This is where it began. On a stone placed between a parking lot and a pile of rocks thrown toward the land by the Atlantic Ocean. There are names on a bronze plaque screwed into the rock, blue-green with patina, salt-scoured. Tiny, almost invisible insects dive bomb me as I stand before it, trying to read the names with my dim vision. I keep my mouth closed so I don't swallow one. They throw themselves at my face as if I'm a threat to their existence.
According to the plaque, these people were the first settlers on Block Island. They bought the land from the Massachusetts Bay Colony, who had bought it from the Dutch I think, or maybe from a trader who was massacred by the Indians, I’m not sure, or if it really matters. The point is, before that there were no deeds of ownership and squabbles over property lines. All the names on the rock belong to men—righteously Biblical Simons and Samuels. Of course, there were men on the island before them--women and children, too. The indigenous people called themselves Manisees and were connected to the Narragansett tribe on the mainland. Within a hundred years most of them would be gone, wiped out by disease, slavery, and loss of spirit at the death of their culture. This was only 450 years ago. Not long at all when you compare it to the life of a stone, millions of years old. I still feel their presence when I walk the island. I don’t know if the sadness is mine or theirs. I wish I could ask them about the “great dreaming,” as the Gaelic seanchai called it, of this island--what the land itself dreams, passed down through stories over generations in a way that links humans to the hoop of life beyond ourselves.
We do have stories from the settlers. Someone wrote them down at one point, and now we tell each other, or tourists visiting the island, about what happened when to whom as best we know. As the story goes, these settlers listed on the rock, threw their cows overboard to see if they would make it to shore when they reached this northern tip of the island. They did, and their owners followed, hauling their possessions ashore. I’ve heard some people laugh at this story, but I don’t find any humor in it, just the cruelty of a people deluding themselves they had dominion over all creatures on earth in order to take what they wanted without consequences.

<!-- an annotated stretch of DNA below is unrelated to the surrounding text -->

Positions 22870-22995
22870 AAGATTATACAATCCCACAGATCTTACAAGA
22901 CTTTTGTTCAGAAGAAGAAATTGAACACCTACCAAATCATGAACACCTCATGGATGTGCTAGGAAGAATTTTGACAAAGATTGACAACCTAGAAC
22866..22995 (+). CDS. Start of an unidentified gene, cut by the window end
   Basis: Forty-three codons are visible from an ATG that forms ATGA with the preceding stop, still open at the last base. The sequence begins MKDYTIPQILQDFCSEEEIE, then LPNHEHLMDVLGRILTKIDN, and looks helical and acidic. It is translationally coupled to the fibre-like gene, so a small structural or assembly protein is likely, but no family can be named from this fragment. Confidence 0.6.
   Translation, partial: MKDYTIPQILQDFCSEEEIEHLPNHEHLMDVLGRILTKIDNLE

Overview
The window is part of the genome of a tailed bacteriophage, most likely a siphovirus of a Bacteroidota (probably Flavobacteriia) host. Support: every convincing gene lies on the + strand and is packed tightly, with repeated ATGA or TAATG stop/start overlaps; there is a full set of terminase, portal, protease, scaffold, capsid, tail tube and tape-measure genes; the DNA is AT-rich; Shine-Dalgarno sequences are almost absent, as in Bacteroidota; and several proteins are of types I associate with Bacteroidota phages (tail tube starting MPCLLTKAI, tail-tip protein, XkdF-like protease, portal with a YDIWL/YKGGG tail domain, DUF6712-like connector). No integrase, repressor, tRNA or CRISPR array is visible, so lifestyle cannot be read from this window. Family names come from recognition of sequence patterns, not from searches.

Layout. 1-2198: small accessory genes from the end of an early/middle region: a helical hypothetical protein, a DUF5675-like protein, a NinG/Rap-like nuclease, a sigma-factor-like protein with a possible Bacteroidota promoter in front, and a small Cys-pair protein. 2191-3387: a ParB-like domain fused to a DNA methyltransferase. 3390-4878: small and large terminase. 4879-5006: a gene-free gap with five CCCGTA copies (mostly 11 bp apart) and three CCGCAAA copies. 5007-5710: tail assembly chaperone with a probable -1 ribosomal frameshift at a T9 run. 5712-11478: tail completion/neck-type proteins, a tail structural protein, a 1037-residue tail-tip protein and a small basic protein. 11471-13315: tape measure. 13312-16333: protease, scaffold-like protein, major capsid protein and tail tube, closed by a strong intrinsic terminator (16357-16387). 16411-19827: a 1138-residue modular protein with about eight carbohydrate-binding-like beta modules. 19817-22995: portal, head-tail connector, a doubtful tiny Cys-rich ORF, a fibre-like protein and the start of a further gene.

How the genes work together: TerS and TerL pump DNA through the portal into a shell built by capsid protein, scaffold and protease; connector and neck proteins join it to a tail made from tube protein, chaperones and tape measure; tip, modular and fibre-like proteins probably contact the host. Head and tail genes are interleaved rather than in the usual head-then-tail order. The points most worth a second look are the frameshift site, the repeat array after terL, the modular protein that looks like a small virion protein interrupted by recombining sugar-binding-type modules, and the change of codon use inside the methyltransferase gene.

There is a dead gull, greasy and ragged in the rocks where I sit, next to Settlers' Rock. I lean around to get a look at the back side of The Rock. It is rough, uncarved. Invisible insects leap at my throat. I put my ear up to it and ask, silently, stone, tell me your story. I feel a pulse against my face, as if the ore inside the rock’s veins swelled like blood vessels, but I’m not sure it’s not the beating of my own heart.
Two old people get out of a white van, stiff-kneed, walk toward The Rock to read it. The man's eyes take me in then move quickly away. A pair of miniature glasses hangs around his belt loop. "These are the original settlers," he says to his wife. "Yup," she says. I want to hand them a magnifying glass so they could see the grains of the stone up close. His wife mutters "1661," gruff and ominous. I notice there is bird shit on the stone's back. I see wild, white streaks of paint, primitive graffiti, thank the vandal gulls,wonder if the town crew cleans the shit off the front for the tourists.
Finally, I see the expected cigarette butts, crammed between rocks close to the ocean. I wonder if they were all smoked by one person. A dozen at least, or if they blew into a crack after being discarded somewhere else. A patch of deflated sea purslane, succulent in summer, has caught the butts, starting to die now that the nights are cold, though the ocean keeps its heat much longer. I used to swim all the way through October, even at night, and some days in November. What happened to make me think the water is too cold?
A Jeep pulls up next to me, circles. Someone says hello to me, then drives away before I have to answer. I look toward the North Light and see the clouds have shifted to let the sun through. Gulls wheel around the tower and disappear on the far side of the dunes. The stories I've been told aren't enough for me anymore.
I want the earth's stories. What hums beneath the pavement and car motors. The old people have reappeared to my right, sitting together on a boulder. Her chin is in her hand, looking down at the ocean. He shifts and says something to her I can't hear. Their white hair glows in the gray light. If I am quiet enough, maybe I'll be able to hear them. Feet toward the ocean, rocks rumble as one as a wave breaks and fills spaces between the rocks I can’t see, shaking the ground, that I realize then, isn’t solid at all.